Fitness Facts: Assessing your relationship with food

By Emily Orvos
Campus Registered Dietitian

Eating disorders, disordered eating, relationship with food – these buzzwords are circulating in our culture today, but what exactly do they all mean? In light of this week being National Eating Disorders Awareness Week (Feb. 21-27), let me break it down for you in terms of a spectrum.

Having a healthy relationship with food looks like fueling your body adequately with a variety of nutrient-dense foods and not eliminating food groups unless medically necessary. This also means allowing yourself the flexibility to enjoy your favorite foods without guilt.

In a positive relationship with food, overthinking food choices or using exercise to “compensate” for meals is rare. Ideally, this is the end of the spectrum to aim for.

On the opposite end of the spectrum are serious, clinically diagnosed eating disorders. You are likely familiar with anorexia nervosa (severe energy restriction) and bulimia nervosa (binging followed by purging through vomiting, laxatives or excess exercise), but eating disorders do not always fall into one of these two categories.

Orthorexia, for example, is a rigid fixation on eating only “clean” and “pure” foods. There are also unspecified eating disorders in which an individual may exhibit behaviors from a few different diagnoses.

So what about the middle of the spectrum? This consists of subclinical disordered eating thoughts and behaviors.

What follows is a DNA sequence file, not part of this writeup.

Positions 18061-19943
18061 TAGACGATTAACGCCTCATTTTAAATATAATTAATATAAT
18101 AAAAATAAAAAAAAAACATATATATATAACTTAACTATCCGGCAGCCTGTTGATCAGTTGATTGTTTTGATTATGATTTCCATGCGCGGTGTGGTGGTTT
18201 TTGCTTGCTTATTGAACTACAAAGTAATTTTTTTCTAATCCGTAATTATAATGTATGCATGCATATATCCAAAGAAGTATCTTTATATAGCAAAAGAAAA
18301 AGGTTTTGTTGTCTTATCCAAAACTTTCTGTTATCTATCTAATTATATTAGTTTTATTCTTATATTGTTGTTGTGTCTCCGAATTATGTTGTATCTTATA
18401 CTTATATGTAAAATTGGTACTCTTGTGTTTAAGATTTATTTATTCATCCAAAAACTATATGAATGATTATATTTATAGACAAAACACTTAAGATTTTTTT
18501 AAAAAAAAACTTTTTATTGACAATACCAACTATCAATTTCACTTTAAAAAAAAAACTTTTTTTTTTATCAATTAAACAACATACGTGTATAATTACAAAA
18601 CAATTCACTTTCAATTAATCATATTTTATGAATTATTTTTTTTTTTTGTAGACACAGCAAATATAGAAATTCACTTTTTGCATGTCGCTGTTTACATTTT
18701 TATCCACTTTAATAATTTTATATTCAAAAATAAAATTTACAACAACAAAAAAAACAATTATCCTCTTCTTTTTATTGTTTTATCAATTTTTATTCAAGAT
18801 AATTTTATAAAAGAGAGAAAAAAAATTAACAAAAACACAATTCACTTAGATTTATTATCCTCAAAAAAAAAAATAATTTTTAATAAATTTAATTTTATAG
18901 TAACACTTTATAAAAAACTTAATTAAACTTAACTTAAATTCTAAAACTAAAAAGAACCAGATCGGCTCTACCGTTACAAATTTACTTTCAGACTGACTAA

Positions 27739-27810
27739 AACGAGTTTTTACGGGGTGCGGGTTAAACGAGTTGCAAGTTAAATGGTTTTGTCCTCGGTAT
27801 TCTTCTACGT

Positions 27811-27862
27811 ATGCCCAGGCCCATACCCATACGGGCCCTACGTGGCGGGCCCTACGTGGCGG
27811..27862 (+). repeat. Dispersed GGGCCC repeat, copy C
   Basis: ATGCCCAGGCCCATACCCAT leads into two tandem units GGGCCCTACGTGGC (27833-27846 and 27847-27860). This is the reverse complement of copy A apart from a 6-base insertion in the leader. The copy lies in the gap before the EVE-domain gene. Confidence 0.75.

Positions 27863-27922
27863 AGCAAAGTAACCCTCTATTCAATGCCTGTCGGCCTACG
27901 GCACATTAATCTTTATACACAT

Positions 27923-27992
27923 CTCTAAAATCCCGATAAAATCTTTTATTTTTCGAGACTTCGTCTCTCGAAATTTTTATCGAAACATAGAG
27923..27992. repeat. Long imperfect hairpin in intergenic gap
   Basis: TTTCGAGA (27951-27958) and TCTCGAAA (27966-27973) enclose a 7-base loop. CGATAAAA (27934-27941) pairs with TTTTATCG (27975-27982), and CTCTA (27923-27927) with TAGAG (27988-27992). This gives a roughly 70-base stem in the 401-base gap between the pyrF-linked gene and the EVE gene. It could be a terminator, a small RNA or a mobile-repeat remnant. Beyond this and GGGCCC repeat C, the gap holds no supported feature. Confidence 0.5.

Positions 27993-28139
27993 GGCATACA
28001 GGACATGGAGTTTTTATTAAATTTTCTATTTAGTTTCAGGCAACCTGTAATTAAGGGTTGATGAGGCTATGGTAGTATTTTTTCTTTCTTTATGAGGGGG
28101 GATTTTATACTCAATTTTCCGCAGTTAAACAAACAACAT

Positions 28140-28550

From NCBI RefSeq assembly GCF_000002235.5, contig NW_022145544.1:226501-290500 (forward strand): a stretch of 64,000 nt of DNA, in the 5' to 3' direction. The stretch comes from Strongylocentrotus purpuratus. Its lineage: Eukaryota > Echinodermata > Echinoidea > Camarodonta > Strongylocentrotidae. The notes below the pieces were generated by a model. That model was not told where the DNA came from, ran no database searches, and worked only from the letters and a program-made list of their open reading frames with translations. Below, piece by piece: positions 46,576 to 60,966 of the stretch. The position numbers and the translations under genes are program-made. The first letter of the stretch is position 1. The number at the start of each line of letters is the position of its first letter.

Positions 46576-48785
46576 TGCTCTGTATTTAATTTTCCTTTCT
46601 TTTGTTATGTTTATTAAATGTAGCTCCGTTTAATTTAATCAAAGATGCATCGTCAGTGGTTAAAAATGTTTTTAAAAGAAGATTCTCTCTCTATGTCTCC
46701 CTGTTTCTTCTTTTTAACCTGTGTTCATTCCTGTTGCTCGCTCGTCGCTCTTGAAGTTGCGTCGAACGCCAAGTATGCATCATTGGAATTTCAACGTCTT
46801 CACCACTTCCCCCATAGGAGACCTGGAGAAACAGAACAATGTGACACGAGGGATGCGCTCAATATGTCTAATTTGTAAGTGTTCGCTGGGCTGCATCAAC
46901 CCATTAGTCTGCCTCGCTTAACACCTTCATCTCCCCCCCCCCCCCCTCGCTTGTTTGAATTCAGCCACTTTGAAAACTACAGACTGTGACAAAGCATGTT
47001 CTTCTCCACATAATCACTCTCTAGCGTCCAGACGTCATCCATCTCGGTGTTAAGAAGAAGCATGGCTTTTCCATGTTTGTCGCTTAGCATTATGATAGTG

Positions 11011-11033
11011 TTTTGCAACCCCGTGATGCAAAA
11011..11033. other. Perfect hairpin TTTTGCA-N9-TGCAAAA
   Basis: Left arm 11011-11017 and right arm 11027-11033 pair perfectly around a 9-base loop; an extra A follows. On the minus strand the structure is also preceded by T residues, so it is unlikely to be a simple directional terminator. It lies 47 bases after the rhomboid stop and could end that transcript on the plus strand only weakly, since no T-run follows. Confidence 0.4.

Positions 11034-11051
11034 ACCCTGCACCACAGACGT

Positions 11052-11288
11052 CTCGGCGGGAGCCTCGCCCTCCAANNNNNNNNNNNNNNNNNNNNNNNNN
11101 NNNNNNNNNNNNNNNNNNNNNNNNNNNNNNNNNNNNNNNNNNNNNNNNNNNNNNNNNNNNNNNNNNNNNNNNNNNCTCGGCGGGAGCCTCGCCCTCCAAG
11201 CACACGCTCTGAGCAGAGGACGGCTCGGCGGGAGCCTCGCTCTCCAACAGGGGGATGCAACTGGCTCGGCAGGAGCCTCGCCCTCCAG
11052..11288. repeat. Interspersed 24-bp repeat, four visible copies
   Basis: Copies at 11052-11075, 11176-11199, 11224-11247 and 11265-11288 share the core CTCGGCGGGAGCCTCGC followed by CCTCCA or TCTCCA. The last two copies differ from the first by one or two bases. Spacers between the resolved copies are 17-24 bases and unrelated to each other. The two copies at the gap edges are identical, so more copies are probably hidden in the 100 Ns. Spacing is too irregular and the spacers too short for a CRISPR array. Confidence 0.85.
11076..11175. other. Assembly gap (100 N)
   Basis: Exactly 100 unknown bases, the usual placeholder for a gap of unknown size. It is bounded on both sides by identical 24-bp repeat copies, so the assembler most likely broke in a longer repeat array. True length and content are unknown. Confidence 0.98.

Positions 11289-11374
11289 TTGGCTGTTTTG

Sometimes these are tricky to identify because so many of these behaviors are so normal in our society today. Skipping meals, an “all-or-nothing” approach to health, and anxiety around meals can all be signs to work on your relationship with food. Taking care of your body is important, but when it compromises your mental health, it is no longer considered “healthy.”

Eating disorders are more common than you may think, and a common misconception is that only women are affected. An estimated 20 million women and 10 million men in America will experience an eating disorder at some point in their life, so all genders are impacted.

Eating disorders also do not have a “look.” All body types and sizes are affected. In fact, only 6% of those with clinically diagnosed eating disorders are medically considered “underweight.” You cannot tell what someone is struggling with based on what they look like, so please be mindful of the way you speak about food and your body – not only in front of others, but also to yourself.

It’s important to note that at their roots, eating disorders are mental health conditions, but they manifest physically through an individual’s thoughts and behaviors around food and eating. Visit https://www.nationaleatingdisorders.org/ to learn more, and don’t be afraid to ask for support and get help if you think this is affecting you.

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Bible Verse

Daniel replied, "No wise man, enchanter, magician or diviner can explain to the king the mystery he has asked about, but there is a God in heaven who reveals mysteries." (Daniel 2:27-28)

To Read More: www.verseoftheday.com/